Medical Research from Mars, Philanthropy from Venus - Study
Thursday, 29th January 2015 at 3:34 pm
A new study into childhood cancer research in Australia has found that the role of philanthropy is vital to overcome critical funding challenges facing researchers in the battle against the disease.
Donors without borders: Rethinking Childhood Cancer Research Funding in Australia was undertaken by the Macquarie Graduate School of Management (MGSM) and the Australian Lions Childhood Cancer Research Foundation (ALCCRF).
The report found that new thinking is required about how childhood cancer research is approached, given the rarity of childhood cancer, the new knowledge about ‘cancer’, the high costs of research and the extensive development time required for new therapies.
“Our research found that ‘health and medical research is from Mars and philanthropy is from Venus’,” Project Director Brenda Santiago said.
“It found that while it is clear that investing in childhood cancer research is a gamble, increased collaboration is able to dramatically improve the odds.”
The study also found:
The philanthropy landscape in Australia is fragmented, complex and crowded, and there is strong competition for the donor dollar.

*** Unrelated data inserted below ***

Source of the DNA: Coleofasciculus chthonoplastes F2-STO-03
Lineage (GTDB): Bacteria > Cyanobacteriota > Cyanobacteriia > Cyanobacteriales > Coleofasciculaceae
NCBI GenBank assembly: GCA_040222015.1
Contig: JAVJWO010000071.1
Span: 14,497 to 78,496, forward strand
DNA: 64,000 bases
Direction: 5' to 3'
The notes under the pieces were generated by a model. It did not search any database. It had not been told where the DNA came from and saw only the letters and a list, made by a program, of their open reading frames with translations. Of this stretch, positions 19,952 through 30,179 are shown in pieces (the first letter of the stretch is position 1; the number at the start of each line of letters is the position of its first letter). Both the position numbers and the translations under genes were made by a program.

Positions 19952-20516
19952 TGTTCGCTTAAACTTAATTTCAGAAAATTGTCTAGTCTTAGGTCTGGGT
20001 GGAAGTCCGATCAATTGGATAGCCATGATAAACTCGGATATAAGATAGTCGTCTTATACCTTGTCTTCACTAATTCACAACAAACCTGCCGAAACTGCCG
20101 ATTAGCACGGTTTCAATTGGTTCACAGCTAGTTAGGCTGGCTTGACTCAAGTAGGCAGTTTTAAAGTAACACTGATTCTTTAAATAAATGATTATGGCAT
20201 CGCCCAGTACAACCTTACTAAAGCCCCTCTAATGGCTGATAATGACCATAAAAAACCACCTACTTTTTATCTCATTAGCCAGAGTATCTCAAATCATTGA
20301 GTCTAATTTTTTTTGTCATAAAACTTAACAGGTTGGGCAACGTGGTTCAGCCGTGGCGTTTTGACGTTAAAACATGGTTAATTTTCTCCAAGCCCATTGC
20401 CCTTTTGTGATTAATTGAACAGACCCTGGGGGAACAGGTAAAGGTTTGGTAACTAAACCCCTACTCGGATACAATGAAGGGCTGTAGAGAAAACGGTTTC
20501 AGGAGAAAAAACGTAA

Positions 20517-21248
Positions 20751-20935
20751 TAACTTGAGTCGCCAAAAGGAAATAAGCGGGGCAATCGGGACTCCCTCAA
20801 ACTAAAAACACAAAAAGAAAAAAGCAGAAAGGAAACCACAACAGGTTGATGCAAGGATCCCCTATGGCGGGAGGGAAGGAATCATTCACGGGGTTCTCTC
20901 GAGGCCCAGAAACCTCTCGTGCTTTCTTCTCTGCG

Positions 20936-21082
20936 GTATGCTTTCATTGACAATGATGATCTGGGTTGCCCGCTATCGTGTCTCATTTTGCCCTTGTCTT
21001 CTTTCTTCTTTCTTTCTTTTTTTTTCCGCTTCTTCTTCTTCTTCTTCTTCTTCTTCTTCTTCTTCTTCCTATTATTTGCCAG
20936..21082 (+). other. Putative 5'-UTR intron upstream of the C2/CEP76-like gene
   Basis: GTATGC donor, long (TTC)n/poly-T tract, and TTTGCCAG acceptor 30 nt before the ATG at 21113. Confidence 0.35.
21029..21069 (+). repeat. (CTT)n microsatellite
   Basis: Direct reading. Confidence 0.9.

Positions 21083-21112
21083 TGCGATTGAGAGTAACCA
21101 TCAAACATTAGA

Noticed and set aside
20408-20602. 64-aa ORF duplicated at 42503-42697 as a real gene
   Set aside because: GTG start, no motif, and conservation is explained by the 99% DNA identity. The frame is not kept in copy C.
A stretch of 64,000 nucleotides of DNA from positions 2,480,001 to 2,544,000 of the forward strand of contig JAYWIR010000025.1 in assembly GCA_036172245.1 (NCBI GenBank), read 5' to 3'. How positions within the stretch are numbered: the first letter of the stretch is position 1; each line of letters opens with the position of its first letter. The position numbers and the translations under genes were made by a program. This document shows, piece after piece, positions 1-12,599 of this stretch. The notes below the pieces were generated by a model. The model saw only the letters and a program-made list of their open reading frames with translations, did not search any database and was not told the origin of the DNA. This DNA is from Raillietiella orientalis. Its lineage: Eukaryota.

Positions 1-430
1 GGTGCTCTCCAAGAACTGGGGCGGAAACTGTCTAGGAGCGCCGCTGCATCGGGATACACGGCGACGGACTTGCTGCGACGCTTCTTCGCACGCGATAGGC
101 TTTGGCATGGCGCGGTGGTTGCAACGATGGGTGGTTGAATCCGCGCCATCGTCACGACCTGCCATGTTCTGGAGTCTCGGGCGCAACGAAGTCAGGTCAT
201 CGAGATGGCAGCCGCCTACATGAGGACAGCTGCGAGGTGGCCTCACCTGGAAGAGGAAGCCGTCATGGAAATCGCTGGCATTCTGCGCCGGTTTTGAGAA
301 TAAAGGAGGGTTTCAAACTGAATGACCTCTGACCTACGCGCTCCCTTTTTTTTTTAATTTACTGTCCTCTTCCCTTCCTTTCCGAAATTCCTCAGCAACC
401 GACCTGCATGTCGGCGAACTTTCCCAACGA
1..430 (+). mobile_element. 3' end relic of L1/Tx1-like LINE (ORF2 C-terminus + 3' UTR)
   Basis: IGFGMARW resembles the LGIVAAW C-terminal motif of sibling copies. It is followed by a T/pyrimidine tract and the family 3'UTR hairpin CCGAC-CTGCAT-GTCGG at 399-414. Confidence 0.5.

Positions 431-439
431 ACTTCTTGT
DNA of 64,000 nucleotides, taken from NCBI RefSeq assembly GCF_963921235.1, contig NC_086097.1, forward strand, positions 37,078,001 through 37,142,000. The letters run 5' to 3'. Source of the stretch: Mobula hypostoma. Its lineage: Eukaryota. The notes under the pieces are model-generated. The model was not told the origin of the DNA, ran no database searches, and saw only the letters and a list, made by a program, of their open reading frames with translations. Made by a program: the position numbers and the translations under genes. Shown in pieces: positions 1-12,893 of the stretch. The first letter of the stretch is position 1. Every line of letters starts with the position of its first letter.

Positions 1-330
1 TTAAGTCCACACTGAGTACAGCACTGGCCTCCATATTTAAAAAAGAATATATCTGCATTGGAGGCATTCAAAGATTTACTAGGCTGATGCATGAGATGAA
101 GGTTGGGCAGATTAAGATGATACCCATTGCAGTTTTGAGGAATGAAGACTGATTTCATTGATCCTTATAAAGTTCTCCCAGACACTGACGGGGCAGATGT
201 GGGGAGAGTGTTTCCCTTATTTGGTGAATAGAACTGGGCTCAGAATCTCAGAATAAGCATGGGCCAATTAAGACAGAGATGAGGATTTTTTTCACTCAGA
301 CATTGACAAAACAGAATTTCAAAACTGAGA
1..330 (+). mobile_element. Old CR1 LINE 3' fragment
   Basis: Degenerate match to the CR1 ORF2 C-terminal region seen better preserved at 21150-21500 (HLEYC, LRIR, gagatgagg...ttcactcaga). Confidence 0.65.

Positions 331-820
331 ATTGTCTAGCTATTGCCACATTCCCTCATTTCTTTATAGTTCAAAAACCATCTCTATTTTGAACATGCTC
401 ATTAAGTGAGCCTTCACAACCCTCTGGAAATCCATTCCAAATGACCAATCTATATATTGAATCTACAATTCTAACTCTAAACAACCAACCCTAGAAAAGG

Donors that give to health and medical research are mainly driven by personal experience with a disease.
The available information on donor investments and research projects is limited and not readily accessible.
Researchers are mainly driven by the excitement of discovery.
The report details how the sectors need each other to accelerate cures and create stronger health systems to improve the quality of lives of children across the world.
It calls for actions underpinned by greater education and collaboration and the co-funding of collaborative, multi-disciplinary projects, to combat childhood cancer through increased donations.
“The report highlights the importance of and need for different forms of collaboration across all borders in order to help children ‘slay the dragon’ and achieve 100 per cent survival rates for children with cancer,” Founding Chair and Trustee of ALCCRF, Dr Joe Collins, said.
Researchers say the study engaged key opinion leaders in childhood cancer research, philanthropy, the medical and health sciences and government across Australia to find better ways of combatting childhood cancer both in Australia and around the world.
For a full copy of the report go to mgsm.edu.au